• Pilot: Test the changes on a small scale.
  • Deploy: Scale up the change.
  • Evaluate: Monitor how well the scaled-up change is performing.

Note that each sprint has a predetermined timeframe. You can assess the work and make priority changes after the duration ends.

9. 5 Whys analysis methodology 

The 5 Whys analysis is another renowned process improvement technique that focuses on identifying and solving the root cause of a problem. It’s a very straightforward way to deeply analyze your processes and recommend improvements by asking “Why” five times until you find out the issue.

Let’s explain this with the help of an example.

Suppose you find your team is getting several complaints regarding bad packaging. Here, you’ll ask the following five “whys”:

  • Why are we getting more complaints? Because the packaging isn’t adequately protecting your products.
  • Why is the packaging failing to protect the products? Because the team responsible for packaging isn’t testing the packages past a specific level of stress.
  • Why did the team not subject the packaging to further levels of stress? Because the current processes are indicated, and the current testing level is sufficient.
  • Why did the current standard process indicate this testing level was sufficient? Because the process was created for another product. The current product needs updated processes since it's coming back damaged.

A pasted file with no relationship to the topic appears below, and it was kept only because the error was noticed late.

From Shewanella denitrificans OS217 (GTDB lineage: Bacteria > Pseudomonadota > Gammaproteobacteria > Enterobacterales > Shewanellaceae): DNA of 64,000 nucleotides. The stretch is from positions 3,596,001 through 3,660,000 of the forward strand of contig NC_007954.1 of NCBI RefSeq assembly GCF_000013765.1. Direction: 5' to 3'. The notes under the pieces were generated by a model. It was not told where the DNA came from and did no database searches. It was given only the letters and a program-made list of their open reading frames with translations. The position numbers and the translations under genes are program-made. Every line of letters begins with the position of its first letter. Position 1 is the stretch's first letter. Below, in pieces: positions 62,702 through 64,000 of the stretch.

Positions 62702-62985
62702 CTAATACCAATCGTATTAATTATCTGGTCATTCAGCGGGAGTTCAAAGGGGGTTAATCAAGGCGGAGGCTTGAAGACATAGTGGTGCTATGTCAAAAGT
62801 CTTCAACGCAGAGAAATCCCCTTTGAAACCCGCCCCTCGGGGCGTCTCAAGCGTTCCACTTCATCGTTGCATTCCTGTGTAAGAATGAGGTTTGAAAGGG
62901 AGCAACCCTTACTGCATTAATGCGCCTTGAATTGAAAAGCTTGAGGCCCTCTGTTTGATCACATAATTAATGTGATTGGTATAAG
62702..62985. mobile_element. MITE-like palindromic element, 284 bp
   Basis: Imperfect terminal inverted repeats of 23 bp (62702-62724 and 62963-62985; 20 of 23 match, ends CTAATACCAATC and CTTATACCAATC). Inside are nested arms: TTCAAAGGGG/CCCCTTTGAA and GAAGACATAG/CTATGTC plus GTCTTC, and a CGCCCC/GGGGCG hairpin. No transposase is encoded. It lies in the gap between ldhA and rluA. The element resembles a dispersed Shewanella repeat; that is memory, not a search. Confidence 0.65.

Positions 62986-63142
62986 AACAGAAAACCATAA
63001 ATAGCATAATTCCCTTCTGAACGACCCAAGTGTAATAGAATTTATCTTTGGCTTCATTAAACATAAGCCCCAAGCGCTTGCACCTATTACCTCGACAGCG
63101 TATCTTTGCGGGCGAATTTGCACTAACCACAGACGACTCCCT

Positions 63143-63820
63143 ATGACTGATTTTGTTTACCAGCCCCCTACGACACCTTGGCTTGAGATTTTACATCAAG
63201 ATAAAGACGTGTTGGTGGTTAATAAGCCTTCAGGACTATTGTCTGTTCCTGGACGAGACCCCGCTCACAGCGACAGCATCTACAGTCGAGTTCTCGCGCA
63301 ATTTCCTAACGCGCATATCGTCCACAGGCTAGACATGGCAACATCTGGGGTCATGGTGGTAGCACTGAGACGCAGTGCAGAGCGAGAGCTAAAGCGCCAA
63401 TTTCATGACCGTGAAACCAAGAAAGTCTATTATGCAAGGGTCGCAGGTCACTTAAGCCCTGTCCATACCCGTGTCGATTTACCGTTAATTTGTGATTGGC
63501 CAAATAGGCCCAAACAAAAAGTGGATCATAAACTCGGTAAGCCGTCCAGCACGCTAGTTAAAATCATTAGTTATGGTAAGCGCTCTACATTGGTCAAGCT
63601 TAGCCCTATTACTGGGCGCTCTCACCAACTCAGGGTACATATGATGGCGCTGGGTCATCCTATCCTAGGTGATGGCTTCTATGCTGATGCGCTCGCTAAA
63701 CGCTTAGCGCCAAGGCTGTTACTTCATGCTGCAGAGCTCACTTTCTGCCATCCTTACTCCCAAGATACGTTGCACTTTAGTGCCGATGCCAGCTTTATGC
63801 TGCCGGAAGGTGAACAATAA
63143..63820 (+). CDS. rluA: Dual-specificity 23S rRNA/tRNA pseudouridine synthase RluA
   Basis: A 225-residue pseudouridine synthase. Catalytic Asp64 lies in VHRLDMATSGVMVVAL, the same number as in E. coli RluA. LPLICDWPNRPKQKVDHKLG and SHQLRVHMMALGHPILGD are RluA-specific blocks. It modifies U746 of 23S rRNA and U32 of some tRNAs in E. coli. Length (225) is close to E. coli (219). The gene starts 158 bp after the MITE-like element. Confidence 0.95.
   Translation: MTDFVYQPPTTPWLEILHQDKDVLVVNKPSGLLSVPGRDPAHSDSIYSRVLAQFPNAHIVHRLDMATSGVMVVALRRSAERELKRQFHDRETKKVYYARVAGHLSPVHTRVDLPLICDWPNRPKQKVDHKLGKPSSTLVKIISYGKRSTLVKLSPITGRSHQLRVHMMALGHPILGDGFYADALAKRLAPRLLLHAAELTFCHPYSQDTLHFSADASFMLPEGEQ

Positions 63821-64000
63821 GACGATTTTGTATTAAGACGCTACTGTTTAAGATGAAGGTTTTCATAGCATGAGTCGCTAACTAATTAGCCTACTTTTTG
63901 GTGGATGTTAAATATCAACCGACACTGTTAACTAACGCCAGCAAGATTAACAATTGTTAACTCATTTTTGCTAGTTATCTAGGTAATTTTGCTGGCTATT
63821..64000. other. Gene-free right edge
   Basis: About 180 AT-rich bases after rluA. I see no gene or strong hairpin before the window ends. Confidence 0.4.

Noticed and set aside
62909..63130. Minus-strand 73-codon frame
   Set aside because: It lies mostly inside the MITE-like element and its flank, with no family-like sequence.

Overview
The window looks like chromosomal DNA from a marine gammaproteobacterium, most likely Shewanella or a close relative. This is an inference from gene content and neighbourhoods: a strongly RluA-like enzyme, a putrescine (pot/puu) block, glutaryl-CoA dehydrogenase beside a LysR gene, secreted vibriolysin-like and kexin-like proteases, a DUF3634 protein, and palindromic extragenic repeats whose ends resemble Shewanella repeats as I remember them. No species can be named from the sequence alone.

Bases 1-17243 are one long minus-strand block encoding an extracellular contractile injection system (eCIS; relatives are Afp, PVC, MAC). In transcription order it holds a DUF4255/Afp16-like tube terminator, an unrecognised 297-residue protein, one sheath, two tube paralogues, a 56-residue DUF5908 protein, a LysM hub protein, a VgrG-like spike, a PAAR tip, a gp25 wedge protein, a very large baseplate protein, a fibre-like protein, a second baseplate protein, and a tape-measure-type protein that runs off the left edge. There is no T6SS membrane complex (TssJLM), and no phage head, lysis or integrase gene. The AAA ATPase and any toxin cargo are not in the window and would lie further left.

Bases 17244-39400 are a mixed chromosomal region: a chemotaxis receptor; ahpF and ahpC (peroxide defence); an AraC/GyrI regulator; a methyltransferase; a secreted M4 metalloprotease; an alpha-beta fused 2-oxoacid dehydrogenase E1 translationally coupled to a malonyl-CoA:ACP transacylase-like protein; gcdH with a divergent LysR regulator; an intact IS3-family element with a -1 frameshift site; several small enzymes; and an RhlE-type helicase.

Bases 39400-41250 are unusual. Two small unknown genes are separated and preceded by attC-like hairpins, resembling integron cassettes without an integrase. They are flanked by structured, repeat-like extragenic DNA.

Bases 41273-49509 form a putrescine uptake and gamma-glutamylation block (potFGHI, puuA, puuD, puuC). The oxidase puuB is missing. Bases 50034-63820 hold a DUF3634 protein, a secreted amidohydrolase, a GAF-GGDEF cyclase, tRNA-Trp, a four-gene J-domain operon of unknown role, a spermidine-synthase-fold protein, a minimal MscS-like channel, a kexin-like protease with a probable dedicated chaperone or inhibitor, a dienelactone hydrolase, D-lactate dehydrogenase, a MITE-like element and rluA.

• Why did the packaging team not create a new process for the new product? Because the project template for launching new products doesn’t include updating stress testing levels for the new packaging.

Each question helps you dig down to the root cause of the problem. All questions have a logical flow, too, enabling you to identify the issues and suitable solutions quickly.

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Why process improvement is important

Process improvement methodologies create opportunities to help you identify and overcome challenges in your processes that could be disrupting your business goals.

By successfully implementing a process improvement methodology, you can improve the efficiency and effectiveness of your business strategy.

Here are some of the most prominent benefits of process improvement:

  • Boosts operational productivity.
  • Identifies improvement and optimization opportunities.
  • Eliminates redundant steps and automates tasks.
  • Eliminates wastage.
  • Increases productivity and efficiency.
  • Increases focus on essential duties.
  • Minimizes errors and fraud.
  • Improves production capacity and delivery speed.
  • Reduces unnecessary spending.
  • Integrates compliance into all business processes.
  • Streamlines the customer onboarding process.
  • Increases customer satisfaction.